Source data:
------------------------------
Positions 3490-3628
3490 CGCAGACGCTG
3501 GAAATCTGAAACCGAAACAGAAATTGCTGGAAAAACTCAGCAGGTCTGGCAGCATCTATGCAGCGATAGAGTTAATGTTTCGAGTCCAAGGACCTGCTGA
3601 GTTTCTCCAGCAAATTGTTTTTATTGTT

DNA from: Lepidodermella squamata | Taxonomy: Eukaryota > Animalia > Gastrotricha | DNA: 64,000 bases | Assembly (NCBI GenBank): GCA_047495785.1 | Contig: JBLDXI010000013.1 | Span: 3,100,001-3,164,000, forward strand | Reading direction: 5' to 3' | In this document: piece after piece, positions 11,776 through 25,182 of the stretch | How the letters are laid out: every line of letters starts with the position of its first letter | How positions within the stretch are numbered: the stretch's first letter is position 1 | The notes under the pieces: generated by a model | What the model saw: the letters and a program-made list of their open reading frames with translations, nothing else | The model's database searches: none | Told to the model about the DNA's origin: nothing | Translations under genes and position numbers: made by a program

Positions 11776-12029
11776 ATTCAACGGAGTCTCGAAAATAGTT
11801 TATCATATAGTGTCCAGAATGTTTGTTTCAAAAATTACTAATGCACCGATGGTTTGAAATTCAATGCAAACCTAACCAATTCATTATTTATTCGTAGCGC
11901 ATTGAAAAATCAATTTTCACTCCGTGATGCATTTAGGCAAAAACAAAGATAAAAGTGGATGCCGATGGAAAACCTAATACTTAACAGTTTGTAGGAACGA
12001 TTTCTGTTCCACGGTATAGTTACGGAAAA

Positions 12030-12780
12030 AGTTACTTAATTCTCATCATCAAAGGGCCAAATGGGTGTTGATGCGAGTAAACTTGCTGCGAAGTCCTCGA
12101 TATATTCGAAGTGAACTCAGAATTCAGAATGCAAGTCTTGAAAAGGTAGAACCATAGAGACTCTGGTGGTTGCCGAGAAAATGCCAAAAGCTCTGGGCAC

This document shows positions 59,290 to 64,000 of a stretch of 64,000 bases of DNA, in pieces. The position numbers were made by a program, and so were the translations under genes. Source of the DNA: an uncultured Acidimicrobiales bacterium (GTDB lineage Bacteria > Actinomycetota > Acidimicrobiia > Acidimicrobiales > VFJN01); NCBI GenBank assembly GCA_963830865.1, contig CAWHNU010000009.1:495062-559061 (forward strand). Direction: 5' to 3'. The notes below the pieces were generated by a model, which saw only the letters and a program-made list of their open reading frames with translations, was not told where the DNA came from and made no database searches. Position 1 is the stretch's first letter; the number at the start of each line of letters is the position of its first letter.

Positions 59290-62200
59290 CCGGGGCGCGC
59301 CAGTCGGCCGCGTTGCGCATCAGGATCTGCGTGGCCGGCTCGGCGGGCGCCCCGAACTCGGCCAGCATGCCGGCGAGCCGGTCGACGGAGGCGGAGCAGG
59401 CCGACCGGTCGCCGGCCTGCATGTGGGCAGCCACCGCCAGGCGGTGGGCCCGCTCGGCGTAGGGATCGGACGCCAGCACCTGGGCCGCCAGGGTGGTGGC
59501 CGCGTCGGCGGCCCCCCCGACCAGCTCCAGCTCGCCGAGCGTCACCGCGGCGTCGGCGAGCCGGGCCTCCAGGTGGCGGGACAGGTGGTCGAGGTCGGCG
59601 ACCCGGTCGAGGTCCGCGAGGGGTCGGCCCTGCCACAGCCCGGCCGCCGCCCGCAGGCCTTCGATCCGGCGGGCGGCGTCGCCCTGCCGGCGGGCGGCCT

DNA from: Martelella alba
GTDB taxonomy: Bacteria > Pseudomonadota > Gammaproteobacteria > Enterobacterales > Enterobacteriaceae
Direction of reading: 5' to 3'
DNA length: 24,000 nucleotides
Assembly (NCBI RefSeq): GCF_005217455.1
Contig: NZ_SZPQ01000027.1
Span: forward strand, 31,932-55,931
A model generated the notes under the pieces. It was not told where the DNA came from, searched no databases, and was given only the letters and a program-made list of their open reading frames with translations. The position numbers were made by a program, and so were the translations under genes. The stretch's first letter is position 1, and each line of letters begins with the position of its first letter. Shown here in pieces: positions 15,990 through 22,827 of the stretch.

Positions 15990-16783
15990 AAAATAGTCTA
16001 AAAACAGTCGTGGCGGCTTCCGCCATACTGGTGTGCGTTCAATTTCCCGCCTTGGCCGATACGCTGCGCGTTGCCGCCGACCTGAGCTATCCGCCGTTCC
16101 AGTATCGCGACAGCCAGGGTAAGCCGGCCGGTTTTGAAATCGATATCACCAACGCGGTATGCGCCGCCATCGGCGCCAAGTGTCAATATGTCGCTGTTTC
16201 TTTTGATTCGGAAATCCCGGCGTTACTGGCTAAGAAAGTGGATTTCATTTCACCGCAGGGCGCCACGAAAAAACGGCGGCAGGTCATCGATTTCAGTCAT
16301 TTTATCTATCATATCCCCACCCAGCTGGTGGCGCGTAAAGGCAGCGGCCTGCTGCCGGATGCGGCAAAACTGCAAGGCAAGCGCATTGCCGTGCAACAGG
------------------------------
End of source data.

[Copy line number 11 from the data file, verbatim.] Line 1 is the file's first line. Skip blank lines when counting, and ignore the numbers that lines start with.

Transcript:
Positions 12030-12780